Can hackers change votes for Clinton or Trump? ‘Not likely,’ say election supervisors

Republican presidential candidate Donald Trump and Democratic presidential candidate Hillary Clinton campaigning in West Virginia. (AP photos)
Republican presidential candidate Donald Trump and Democratic presidential candidate Hillary Clinton campaigning in West Virginia. (AP photos)

(WFLA) — Lookout for hackers.  The F.B.I. warned all 67 of Florida’s Supervisor of Elections offices about the possibility of cyber attacks on computer systems.

“Certain IP addresses were an issue of concern, they identified some issues with those and they forwarded to respective counties and were able to go in and block those IP addresses,” said Pasco Supervisor of Elections, Brian Corley.

But what about hackers changing Clinton votes to Trump and vice-versa?

According to Jason Latimer of the Pinellas Supervisor of Elections office, there is little chance of that. “It’s a closed network, there is no internet access in or out of that room, so hacking is a very difficult feat to get into any sort of tabulation area,” explained Mr. Latimer.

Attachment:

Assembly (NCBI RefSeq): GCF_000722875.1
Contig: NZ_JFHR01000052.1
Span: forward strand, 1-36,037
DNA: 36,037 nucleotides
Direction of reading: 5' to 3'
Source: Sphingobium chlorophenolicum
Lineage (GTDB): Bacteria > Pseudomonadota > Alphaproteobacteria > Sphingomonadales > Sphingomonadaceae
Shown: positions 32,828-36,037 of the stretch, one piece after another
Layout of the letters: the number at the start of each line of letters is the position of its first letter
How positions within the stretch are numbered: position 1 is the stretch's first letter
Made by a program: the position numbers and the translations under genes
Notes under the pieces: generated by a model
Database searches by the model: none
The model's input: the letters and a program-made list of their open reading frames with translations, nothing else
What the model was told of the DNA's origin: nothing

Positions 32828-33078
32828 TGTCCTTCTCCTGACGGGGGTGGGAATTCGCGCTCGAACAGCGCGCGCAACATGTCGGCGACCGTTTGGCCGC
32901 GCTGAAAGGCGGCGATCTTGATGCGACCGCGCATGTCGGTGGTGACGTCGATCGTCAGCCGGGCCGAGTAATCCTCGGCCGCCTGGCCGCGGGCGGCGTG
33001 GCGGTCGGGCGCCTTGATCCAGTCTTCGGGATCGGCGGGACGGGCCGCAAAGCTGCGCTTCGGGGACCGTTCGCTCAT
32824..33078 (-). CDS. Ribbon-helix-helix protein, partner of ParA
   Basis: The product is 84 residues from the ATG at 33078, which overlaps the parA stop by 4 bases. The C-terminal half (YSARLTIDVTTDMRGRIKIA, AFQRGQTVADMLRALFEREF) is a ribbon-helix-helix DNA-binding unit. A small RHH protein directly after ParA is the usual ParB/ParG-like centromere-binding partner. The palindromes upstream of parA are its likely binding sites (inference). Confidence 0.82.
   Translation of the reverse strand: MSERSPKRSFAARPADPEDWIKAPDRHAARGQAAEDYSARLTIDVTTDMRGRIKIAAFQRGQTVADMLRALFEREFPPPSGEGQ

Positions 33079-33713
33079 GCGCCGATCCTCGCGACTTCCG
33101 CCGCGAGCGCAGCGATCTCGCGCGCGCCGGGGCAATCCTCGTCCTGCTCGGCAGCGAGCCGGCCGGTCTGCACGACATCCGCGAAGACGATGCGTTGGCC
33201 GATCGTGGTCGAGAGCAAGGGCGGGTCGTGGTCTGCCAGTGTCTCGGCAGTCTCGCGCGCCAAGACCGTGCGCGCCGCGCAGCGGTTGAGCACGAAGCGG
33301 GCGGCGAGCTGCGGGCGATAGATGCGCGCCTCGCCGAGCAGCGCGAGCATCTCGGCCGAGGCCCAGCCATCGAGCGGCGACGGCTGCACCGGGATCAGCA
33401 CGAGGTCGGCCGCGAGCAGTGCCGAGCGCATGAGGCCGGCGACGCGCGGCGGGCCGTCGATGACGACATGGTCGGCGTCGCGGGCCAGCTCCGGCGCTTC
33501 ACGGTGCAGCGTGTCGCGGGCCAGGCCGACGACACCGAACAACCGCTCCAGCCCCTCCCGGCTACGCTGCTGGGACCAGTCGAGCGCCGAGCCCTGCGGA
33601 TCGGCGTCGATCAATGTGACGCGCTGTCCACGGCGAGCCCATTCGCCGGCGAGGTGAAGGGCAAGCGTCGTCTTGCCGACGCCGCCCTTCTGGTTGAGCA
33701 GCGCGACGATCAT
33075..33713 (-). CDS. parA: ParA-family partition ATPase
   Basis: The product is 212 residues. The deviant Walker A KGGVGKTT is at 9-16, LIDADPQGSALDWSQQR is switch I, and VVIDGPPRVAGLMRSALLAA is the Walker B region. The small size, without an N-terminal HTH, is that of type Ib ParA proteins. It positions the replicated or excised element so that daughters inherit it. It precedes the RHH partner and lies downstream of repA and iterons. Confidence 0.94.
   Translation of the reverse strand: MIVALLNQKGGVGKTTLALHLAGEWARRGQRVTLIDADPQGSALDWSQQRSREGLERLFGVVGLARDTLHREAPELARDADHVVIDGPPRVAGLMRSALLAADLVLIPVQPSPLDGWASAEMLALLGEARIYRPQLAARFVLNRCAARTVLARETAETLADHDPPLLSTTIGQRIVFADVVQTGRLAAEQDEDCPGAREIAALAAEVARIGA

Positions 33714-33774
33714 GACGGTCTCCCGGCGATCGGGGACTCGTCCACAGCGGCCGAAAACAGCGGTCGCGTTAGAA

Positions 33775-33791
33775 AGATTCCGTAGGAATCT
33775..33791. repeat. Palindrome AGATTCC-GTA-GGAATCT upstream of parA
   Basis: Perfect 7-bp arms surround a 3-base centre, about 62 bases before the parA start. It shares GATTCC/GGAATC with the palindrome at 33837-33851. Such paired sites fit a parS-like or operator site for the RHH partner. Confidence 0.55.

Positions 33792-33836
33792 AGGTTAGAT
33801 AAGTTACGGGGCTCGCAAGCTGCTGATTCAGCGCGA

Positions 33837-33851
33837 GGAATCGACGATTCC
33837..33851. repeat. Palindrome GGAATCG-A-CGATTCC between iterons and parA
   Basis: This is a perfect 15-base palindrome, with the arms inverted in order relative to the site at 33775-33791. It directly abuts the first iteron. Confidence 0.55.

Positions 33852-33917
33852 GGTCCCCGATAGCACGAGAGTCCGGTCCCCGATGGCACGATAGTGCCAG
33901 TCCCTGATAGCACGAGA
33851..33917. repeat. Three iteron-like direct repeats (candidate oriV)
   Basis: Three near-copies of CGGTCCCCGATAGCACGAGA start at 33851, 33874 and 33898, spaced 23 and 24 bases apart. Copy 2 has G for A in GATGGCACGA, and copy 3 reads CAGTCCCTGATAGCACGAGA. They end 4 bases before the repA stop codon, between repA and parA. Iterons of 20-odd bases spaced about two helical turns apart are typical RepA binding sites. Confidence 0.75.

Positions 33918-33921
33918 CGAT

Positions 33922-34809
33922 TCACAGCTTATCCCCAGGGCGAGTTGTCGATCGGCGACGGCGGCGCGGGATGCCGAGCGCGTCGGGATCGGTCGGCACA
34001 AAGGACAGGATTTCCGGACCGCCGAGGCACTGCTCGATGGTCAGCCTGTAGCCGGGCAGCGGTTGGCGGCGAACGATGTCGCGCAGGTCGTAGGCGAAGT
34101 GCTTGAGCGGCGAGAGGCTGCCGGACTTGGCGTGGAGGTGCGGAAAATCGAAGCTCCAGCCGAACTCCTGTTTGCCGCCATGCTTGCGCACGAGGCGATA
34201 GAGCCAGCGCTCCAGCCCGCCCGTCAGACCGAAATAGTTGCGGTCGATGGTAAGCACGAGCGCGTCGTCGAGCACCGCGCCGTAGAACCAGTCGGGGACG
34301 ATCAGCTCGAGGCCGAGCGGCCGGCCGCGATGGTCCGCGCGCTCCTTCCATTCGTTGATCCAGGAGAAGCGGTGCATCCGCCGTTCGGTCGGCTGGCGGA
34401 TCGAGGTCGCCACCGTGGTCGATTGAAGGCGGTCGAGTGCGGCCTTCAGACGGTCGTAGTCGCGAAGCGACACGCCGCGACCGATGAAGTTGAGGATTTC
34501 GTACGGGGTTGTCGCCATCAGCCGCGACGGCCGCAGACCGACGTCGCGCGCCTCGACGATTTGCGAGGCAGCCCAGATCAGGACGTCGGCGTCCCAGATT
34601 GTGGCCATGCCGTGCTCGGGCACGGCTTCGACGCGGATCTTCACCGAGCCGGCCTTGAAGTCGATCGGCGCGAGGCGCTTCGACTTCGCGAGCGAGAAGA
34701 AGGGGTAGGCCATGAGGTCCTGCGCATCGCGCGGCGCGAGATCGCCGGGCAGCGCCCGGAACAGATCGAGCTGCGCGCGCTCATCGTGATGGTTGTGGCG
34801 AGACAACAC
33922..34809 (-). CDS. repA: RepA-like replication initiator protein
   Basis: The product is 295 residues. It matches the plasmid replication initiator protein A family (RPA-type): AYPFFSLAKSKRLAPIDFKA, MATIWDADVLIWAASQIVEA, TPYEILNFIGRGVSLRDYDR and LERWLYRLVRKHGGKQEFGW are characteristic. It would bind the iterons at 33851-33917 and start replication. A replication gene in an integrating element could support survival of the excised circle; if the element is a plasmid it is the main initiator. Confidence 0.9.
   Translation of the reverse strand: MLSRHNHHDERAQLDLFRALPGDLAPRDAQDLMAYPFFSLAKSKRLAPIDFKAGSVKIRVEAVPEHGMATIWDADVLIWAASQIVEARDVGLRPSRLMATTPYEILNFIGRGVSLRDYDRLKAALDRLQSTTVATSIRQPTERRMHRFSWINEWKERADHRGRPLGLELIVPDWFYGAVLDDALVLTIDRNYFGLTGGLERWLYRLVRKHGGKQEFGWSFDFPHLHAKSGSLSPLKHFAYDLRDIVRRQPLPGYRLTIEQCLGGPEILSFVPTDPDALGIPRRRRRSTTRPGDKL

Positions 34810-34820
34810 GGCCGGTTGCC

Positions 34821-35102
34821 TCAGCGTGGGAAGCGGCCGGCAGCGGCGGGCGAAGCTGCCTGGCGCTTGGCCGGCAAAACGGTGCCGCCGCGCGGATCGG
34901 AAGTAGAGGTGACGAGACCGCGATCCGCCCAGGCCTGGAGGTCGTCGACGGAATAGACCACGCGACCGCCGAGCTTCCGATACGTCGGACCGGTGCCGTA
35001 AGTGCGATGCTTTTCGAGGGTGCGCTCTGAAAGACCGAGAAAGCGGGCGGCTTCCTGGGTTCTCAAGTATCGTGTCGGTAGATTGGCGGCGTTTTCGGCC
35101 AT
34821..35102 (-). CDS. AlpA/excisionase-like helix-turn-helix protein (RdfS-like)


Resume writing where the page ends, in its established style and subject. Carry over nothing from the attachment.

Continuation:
Mr. Corley concurred that his tabulation area is also a closed network. “There’s not much of I am sure in life, but I am 100 percent positive that could not happen, unless they came in with a giant truck and smashed through our walls,” added Mr. Corley.

He is more concerned about hackers spreading misinformation.

“There’s talk of sending people to the wrong polling places if they have the data cell phone numbers or emails and that’s more of a disruption, for example, saying a particular polling place is closed, really spreading misinformation,” Mr. Corley said.

According to Mr. Corley the Pasco County Supervisor of elections website might be vulnerable to hackers.  He says he’s ready to shut it down if staff suspects they’ve been hacked.

As far as the actual numbers from the polls, both Pinellas and Pasco point out numbers from optical scanners, which county the votes, are put directly on an encrypted data stick, or thumb drive.  The scanner also prints out a paper receipt that is compared to the numbers on the data stick.  If there is a discrepancy, the actual paper ballots are available to be counted by hand.

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